Safe Effective Strength Training
July 22 "Uneasy lies the head that wears the crown." -William ShakespeareFor the summer, we have decided to reduce our frequency and post once or maybe twice a week. We will be very busy training our athletes and taking vacations. We will pick up the frequency again in the fall. We will continue responding to your e-mails regularly so please do not hesitate to send us your thoughts or comments about training.
Although StrongerAthletes.com was not able to attend the 25th Annual NSCA Convention, Coach Gary Gant from Apple Valley, California was, and sent us this report. We sincerely hope that this forum can help to educate coaches that safe, productive, and efficient training methods are not unheard of or un-sound philosophies. Coach Gant serves as yet another voice, frustrated at the one-sidedness of much of America's strength training discourse.
I had the privilege this weekend of attending the 25th anniversary and conference for the National Strength and Conditioning Association(NSCA). This was my first NSCA conference, my primary job is that of an athletic trainer and I usually attend NATA conventions. I learned a lot of valuable information, and most importantly information that I can use right away.
One thing that troubled me was the anti-HIT (High Intensity Training) rhetoric. I could not count how many times that I heard to "Train ballistically because sports are ballistic in nature".
Coach Mannie, who was referenced to by one of the speakers on this topic said it best, "Training ballistically because your sport is ballistic is like banging your head against a wall to prepare for a concussion". This is probably not an exact quote but you get the idea.
I heard how machine training is not functional to sport, because machine training does not mimic sport. My question is, "When did STRENGTH no matter how it is built not become functional?" There were many references throughout the conference about this and I could go with many examples.
One session that I would like to tell you about was called "Hit or Miss: a review of research relevant to High Intensity Training."
The first topic the speakers covered was the definition of HIT and the Anti-Specificity characteristics of it.
The two speakers presented themselves well, and I could tell that they are very knowledgeable men. They presented research that was relevant to their cause, but I am sure that a HIT speaker would have plenty of research to support his or her cause. One bit of data was on how common HIT is in athletics. From their data 15 colleges use HIT, one NBA and NHL team use HIT. 2 MLB teams use HIT, and 5 NFL teams use HIT. What was not mentioned that of these teams what is the injury rate, and also success.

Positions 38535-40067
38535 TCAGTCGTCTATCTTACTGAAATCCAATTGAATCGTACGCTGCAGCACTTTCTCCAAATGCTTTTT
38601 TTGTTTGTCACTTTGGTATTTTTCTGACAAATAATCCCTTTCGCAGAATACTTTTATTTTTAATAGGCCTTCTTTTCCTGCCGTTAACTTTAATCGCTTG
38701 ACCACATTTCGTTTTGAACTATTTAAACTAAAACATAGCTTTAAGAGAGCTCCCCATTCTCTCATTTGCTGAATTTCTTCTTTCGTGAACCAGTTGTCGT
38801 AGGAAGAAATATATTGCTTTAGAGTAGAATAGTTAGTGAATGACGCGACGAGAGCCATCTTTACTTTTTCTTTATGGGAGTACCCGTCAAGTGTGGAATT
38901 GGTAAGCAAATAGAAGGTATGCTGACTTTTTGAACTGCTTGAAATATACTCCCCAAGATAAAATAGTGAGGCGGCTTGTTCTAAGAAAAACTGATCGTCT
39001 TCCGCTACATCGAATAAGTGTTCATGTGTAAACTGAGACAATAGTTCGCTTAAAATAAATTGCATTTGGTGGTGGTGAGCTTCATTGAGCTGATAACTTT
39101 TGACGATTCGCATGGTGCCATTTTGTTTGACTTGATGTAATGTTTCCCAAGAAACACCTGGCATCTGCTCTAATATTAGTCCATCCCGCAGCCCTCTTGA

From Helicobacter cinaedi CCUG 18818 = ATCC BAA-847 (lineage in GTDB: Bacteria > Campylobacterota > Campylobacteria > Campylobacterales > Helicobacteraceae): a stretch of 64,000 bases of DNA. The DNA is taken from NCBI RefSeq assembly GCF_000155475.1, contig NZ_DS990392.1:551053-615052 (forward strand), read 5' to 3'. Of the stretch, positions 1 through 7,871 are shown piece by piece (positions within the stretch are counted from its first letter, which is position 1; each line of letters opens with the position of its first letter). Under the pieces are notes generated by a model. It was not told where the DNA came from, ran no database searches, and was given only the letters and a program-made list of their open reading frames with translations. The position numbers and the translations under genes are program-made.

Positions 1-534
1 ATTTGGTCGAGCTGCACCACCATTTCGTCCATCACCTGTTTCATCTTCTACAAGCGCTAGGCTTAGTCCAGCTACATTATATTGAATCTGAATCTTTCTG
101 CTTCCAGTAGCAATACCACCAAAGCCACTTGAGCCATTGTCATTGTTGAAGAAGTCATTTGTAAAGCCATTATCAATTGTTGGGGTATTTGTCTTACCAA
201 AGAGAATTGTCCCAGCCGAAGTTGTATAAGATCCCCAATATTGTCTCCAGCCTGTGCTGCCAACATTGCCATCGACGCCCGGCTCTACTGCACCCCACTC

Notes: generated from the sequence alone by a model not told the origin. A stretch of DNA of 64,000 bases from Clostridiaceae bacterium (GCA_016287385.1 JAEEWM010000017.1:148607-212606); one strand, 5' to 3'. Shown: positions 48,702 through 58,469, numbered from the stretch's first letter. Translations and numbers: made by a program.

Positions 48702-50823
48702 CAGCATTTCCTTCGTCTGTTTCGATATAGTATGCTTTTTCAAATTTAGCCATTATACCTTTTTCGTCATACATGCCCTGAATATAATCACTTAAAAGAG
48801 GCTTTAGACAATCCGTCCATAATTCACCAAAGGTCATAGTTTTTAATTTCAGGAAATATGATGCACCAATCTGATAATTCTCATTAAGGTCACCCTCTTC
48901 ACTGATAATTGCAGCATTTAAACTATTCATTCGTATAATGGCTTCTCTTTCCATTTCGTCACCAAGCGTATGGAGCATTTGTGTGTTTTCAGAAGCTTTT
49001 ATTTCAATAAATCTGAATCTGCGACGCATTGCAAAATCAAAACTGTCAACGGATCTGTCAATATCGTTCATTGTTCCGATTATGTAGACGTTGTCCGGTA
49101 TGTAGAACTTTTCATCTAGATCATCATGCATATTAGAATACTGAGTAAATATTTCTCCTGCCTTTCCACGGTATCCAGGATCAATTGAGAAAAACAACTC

More references were made about HIT with a lot of the information coming from Cyberpump.com
Research on single sets vs. multiple sets - This always has to be explained to the public, the single set group usually uses 8-12 reps, and the multi set group uses very low to moderate rep ranges.
To check strength improvement the 1rm is used, if the 1rm is the test, then the subjects should be allowed to practice the 1rm. A 1rm is a skill unto itself, and may change daily based on rest, recovery, stress etc.
Also it was said that high volume allows more ability to workout longer. How does the old saying go? "An athlete can workout HARD for a short period of time or workout easier for a longer period of time".
In conclusion, I am proud to be a member of the NSCA, I am also proud of my CSCS credential. I believe the profession needs this organization and the credential to set a standard of professionalism. But this organization is obviously divided. There is a majority that is basically anti-HIT, and then a small group of HIT advocates. The USA came together liberal, conservative, black, white on 9/11/2001 and the country became stronger. For the NSCA to know it's true strength we need to be more accepting of each others ideas, myself included.
I learned a great deal about Functional Training and I can apply many of these ideas right away in re-hab protocols. We can all learn from each other, there is no one right way to train athletes, I just believe HIT to be a Safer and more Efficient training method. I will attend more NSCA meetings and try to become more involved myself and I hope others will do the same.
Gary D. Gant ATC,CSCS
***No Liability is assumed for any information written on the StrongerAthlete.com website. No medical advice is given on exercise. This advice should be obtained from a licensed health-care practitioner. Before anyone begins any exercise program, always consult your doctor. The articles are written by coaches that are giving advice on a safe, productive, and efficient method of strength training.***